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Wednesday, January 23, 2013

The Stan Musial Tour of St. Louis

Posted By on Wed, Jan 23, 2013 at 7:00 AM


By all accounts, Stan Musial was a deeply humble man and may have been embarrassed by the outpouring of tributes following his death this past Saturday at the age of 92. But, as a devout Catholic, he may have also understood the urge to go on pilgrimage and visit the places where he played baseball, lived his life and where his relics are enshrined. Here, then, is a list of Stan Musial pilgrimage sites.

The statue of Musial outside the third base entrance of Busch Stadium (Broadway and Poplar Streets, St. Louis) has already been festooned with signs and offerings, and it's where the Musial family will lay a wreath after the funeral on Saturday. But Musial, during his long career, never actually played here, nor at its predecessor at the same location.

To see where Musial played, you'll have to venture up to north city to the corner of Grand Boulevard and Dodier Street, site of several incarnations of Sportsman's Park, later known as the first Busch Stadium. The ballpark itself was torn down in 1966, three years after Musial retired; it's now the site of the Herbert Hoover Boys and Girls Club.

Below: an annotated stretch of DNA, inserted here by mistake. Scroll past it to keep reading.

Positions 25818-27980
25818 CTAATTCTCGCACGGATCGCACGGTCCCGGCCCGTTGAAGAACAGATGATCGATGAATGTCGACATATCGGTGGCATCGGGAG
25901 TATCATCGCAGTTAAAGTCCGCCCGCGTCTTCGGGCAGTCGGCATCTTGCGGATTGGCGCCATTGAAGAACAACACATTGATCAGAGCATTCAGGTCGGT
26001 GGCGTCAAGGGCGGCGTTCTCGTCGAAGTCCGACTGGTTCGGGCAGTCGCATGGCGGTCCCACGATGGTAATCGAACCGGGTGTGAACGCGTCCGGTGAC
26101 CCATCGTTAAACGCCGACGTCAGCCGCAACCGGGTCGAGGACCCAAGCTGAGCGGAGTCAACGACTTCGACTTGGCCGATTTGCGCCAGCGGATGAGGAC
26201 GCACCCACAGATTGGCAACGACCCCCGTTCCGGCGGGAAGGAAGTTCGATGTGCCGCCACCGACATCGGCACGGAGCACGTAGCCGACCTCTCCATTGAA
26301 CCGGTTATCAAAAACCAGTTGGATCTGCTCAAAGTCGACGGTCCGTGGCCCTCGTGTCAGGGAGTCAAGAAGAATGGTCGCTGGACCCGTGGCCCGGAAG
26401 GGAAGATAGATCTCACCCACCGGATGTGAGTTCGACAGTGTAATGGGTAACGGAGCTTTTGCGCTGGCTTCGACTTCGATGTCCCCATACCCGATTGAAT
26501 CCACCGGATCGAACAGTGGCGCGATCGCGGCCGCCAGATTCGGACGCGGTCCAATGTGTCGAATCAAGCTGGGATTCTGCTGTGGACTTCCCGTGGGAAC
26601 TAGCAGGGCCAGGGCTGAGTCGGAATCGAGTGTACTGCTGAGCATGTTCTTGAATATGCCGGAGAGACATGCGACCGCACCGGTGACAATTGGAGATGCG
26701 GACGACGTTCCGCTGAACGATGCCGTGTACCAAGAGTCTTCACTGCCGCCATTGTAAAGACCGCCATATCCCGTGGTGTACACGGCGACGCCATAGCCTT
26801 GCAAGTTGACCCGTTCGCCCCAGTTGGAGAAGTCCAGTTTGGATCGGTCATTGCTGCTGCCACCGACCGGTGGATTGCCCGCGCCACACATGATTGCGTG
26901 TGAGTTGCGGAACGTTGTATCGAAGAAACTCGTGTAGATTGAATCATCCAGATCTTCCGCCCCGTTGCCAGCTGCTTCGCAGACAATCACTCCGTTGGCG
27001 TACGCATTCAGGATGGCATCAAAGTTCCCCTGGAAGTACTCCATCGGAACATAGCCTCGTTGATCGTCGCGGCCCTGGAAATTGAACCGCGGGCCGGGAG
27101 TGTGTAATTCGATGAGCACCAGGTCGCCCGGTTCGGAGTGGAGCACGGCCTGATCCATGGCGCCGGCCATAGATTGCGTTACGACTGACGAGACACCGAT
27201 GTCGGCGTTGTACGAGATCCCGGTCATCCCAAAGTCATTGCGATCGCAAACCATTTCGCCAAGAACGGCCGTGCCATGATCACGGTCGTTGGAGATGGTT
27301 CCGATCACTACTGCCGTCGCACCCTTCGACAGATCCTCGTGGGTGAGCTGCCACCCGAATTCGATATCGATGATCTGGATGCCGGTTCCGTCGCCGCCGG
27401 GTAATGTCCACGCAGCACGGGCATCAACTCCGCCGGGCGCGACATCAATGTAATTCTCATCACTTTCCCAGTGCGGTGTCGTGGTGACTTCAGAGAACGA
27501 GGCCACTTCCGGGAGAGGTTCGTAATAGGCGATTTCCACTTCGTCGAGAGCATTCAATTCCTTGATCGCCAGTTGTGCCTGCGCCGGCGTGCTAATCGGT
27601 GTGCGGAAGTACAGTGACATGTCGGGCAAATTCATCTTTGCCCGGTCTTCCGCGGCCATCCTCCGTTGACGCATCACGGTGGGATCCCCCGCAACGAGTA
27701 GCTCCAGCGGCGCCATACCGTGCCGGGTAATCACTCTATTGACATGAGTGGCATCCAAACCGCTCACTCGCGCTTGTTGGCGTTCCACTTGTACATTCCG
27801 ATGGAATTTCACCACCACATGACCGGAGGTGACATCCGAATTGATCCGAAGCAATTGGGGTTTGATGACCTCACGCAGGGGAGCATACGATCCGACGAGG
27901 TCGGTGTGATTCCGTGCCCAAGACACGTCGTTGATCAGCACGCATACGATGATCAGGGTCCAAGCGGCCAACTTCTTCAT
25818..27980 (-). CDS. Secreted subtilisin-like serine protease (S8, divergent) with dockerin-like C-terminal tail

During his playing days, Musial lived with his wife Lil and their kids in a pair of modest houses in St. Louis Hills, first at 5447 Childress Avenue (1948-1955) and then, as the family expanded, a custom-built four-bedroom ranch at 6451 Westway Road (1955-1965). According to George Vecsey's biography Stan Musial: An American Life, Musial put up elaborate Christmas decorations every year and once won third prize in the neighborhood contest.

Post-retirement, Musial moved into housing more expected of a major-league baseball star, a secluded mansion in Ladue, at 85 Trent Drive.

Throughout his life, Musial was a regular churchgoer. In St. Louis Hills, he attended mass first at St. Gabriel the Archangel (6303 Nottingham Avenue) and then at St. Raphael the Archangel (6047 Bishops Place), which was closer to his house. In later years, he frequented Church of the Annuziata in Ladue (9305 Clayton Road).

In 1949, Musial bought into Biggie Garagnani's restaurant at 6435 Chippewa Avenue. Henceforth, the restaurant would be known as Stan Musial and Biggie's, and Musial was a regular presence, giving free meals to visitors from his hometown of Donora, Pennsylvania (proof of residency required). They later opened up a second location at 5130 Oakland Avenue and a bowling alley, called (naturally) Redbird Lanes at 7339-47 Gravois. (It was open 24 hours!) The restaurants and bowling alley have since closed, replaced by the St. Louis Cancer & Breast Institute, Forest Park Community College and a Walgreens.

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